Procedure

Tracheostomy

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Tracheostomy

  • Indications
  1. Neuromuscular disorder
  2. Extensive Head or neck procedure
  3. Upper airway obstruction
    1. Congenital craniofacial anomaly (e.g. laryngeal hyperplasia)
    2. Foreign body
    3. Supraglottic mass or infection
    4. Bilateral Vocal Cord Paralysis
    5. Neck Trauma with secondary injury to the Larynx, trachea, Thyroid cartilage or other airway adjacent structures
    6. Severe facial Trauma
    7. Severe, refractory Sleep Apnea
    8. Airway burns
  • Complications
  1. Foreign Body Aspiration
    1. Consider especially if Developmental Delay
  2. Obstruction
    1. Mucous plugging
      1. Instill saline and attempt aspiration
      2. Tracheostomy replacement if in place >6 weeks or unable to unplug with other measures (see below)
    2. Granulation tissue
      1. Suspected if resistance and bleeding occur on attempted suctioning
    3. False tract
      1. Consider if tube recently changed
  3. Tracheitis (often accompanied by Pneumonia)
    1. Presents as increased secretion volume or change in color or odor (with or without fever)
    2. Obtain culture of discharge
    3. Obtain Chest XRay
    4. Initial empiric antibiotic selection may be assisted by prior Tracheostomy culture results
    5. Admission indications
      1. Pneumonia with Hypoxia
      2. Frequent suctioning required
      3. Neuromuscular disorder
  4. Bleeding
    1. Otolaryngology or pulmonology Consultation for likely bronchoscopy to identify bleeding source
    2. Any significant bleeding, even if stopped, requires careful evaluation
      1. Initial bleeding event may transiently stop, but herald masssive bleeding when clot is displaced
    3. Causes
      1. Mucous membrane dryness
      2. Granuloma adjacent to Tracheostomy entry site
      3. Tracheitis
      4. Repeated suctioning
      5. Excessive coughing
      6. Innominate artery erosion (see below)
  5. Innominate artery erosion (rare, but catastrophic)
    1. Emergency condition requiring immediate otolaryngology or thoracic surgery management
    2. More common with metal Tracheostomy tubes or recently placed or upsized Tracheostomy tubes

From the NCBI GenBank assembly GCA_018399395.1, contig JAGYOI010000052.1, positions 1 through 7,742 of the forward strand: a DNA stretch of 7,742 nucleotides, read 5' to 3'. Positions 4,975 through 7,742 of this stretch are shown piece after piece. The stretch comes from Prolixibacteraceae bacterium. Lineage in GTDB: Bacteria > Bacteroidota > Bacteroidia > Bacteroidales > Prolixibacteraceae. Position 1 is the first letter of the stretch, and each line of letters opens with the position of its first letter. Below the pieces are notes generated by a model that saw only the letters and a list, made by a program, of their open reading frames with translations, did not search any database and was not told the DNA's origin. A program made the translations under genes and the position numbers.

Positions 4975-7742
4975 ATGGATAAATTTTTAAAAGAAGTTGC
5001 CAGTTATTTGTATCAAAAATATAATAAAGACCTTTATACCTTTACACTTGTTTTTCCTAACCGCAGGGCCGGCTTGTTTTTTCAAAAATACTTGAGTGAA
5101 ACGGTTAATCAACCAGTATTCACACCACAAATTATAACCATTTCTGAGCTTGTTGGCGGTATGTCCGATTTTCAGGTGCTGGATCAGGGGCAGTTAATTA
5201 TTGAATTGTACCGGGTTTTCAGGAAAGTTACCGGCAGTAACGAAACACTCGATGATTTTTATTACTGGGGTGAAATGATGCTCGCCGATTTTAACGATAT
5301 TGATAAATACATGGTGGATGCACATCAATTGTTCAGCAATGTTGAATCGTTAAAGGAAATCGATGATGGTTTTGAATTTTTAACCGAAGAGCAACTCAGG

3. Temporizing measures
      1. Cuff balloon hyperinflation to tamponade the innominate artery
      2. Attempt to lever the Tracheostomy tube against the region of the innominate artery
      3. Intubate patient from above or replace Tracheostomy tube with Endotracheal Tube (over an Elastic Bougie)
        1. Place finger along ET Tube and attempt to compress the innominate artery against the Sternum
  • Procedures
  • Tracheostomy replacement
  1. Assemble assistance
    1. Involve respiratory therapy
    2. Involve anesthesia (and otolaryngology if available)
  2. Prepare two Tracheostomy tubes and an Endotracheal Tube
    1. Tracheostomy tube (Shiley or Bivona) similar in size to that being replaced
    2. Tracheostomy tube (Shiley or Binova) a size smaller than that being replaced
    3. Endotracheal Tube similar to the smaller callibre tacheostomy tube (or 6-0 for an adult)
    4. Use cuffed tubes if Mechanical Ventilation is expected
  3. Lubricate the tubes
    1. Apply saline-based lubricant (avoid petroleum-based lubricant due to aspiration risk)
  4. Exchange the tube (high risk)
    1. Avoid prolonged exchange procedure as patient is without definitive airway until new Tracheostomy is positioned correctly
    2. Tracheostomy tube is inserted with the hard plastic obturator in place
    3. Avoid creating false passage on replacement (especially if <7 days after insertion)
    4. Consider placing the small Endotracheal Tube if unable to replay the Tracheostomy tube
      1. Consider placement over a wire or Elastic Bougie
  • References
  1. Claudius and Behar in Majoewsky (2013) EM:Rap 13(10): 7-9
  2. Swadron (2019) Pulmonology 2, CCME Board Review, accessed 6/18/2019